"I would do anything, and I will continue to do anything I can to stop the train wreck that is Obamacare," said the freshman senator, when asked if he'd risk another shutdown. "What I intend to do is continue standing with the American people to work to stop Obamacare."
McConnell had publicly punted on the party's recent Obamacare defunding gambit and refused to intervene until the government shutdown was well under way and a debt default was nearing. Now he's publicly making the case and sending a new message: if you want to repeal Obamacare, elect Republicans to the Senate and White House.
"We have a math problem in the Senate in getting rid of Obamacare," he said. "It's the following math problem: 55 Democrats and 45 Republicans. We only control a portion of the government, and so that limits our ability to get rid of this horrible law."
Cruz doesn't care what McConnell thinks. The shutdown boosted his standing among conservatives and enshrined his hero status with the grassroots base that craves confrontation with President Barack Obama, and will elect the 2016 GOP nominee for president.
"I don't work for the party bosses in Washington. I work for the people of Texas, and I fight for them," Cruz said, in an apparent swipe at McConnell. He portrayed GOP senators as squishes and lamented that unnamed "Republican gray beards" want to implement Obamacare and "inflict a bunch of harm on the American people and hope we benefit politically from it. What a terrible cynical approach."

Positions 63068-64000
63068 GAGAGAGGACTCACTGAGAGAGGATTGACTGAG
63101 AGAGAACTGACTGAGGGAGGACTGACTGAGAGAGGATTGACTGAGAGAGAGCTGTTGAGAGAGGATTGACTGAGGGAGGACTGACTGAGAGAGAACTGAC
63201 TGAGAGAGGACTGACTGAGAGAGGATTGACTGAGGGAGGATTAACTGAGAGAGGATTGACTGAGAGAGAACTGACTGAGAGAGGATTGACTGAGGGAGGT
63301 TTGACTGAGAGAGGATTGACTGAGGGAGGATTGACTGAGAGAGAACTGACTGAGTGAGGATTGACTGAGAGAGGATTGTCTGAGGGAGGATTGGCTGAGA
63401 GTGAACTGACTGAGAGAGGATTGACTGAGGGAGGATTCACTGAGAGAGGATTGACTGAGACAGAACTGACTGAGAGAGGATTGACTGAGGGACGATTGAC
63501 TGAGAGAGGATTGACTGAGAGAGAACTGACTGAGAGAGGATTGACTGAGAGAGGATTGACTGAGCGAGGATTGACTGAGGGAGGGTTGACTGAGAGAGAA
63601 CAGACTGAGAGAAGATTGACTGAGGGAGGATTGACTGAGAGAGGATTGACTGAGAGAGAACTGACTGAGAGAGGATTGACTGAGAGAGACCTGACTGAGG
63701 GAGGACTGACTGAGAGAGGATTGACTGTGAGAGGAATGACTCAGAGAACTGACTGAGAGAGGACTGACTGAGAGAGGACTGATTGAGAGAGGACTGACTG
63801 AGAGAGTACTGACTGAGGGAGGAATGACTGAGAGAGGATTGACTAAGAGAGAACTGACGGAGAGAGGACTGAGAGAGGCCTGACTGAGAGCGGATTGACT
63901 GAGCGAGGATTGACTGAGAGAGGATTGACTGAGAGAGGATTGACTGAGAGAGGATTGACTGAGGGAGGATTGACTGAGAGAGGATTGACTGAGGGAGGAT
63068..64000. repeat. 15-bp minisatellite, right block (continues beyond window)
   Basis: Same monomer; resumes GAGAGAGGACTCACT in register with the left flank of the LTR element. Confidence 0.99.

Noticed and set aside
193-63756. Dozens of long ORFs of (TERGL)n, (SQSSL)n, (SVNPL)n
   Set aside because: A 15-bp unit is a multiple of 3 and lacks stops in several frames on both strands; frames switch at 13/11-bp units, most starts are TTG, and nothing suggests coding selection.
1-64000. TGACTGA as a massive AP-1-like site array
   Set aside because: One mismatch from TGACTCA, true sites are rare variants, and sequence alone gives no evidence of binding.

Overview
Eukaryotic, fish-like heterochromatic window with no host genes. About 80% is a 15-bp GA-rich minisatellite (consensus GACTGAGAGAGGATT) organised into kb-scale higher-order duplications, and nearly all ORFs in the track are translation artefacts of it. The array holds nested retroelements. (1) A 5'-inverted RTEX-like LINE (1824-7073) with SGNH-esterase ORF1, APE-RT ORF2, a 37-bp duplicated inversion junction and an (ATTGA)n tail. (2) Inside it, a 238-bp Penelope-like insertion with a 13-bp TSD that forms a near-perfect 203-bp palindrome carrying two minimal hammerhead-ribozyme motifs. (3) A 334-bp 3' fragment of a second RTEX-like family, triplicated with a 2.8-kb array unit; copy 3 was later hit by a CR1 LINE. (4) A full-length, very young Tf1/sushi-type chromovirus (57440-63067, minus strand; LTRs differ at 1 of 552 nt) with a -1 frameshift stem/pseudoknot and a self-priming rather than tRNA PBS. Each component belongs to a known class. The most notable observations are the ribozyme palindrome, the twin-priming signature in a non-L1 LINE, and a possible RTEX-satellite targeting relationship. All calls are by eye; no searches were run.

The internal GOP power struggle is shaping up to be a major factor in the coming Jan. 15 deadline to finance the government or face another shutdown. McConnell's remarks appeared to be a warning shot that he won't put up with Cruz's antics again. But "old guard" Republicans remain at a loss for how to sideline the senator and his allies without facing the wrath of the conservative base they depend on to win elections.
"Serious question: Is there a mechanism for any Republicans to hold Heritage Action, Senate Conservative Fund, Americans for Limited Government or Red State accountable? Dare you. Double dog dare you," said an aide to a veteran GOP senator. "Bob Corker can call out Cruz and [Utah Sen. Mike] Lee, and Heritage Action says Corker's no longer a Republican."
The GOP aide suggested the party chiefs need to be more aggressive in targeting Cruz and company's supporters. "Can you get to donors? That's the question," the aide said. "It's about [Republican National Committee Chairman] Reince Priebus going after their donors."
McConnell in particular is caught in a bind, fending off both a self-funded primary challenger and a Democratic candidate for re-election in 2014 while seeking to preserve his party's hopes of winning the Senate majority. Asked about Cruz's "quixotic venture" by the National Review after the shutdown ended, he deadpanned, "I don't have any observations to make on that."
(McConnell spoke Sunday on CBS' "Face The Nation." Cruz spoke on ABC's "This Week" and CNN's "State of the Union.")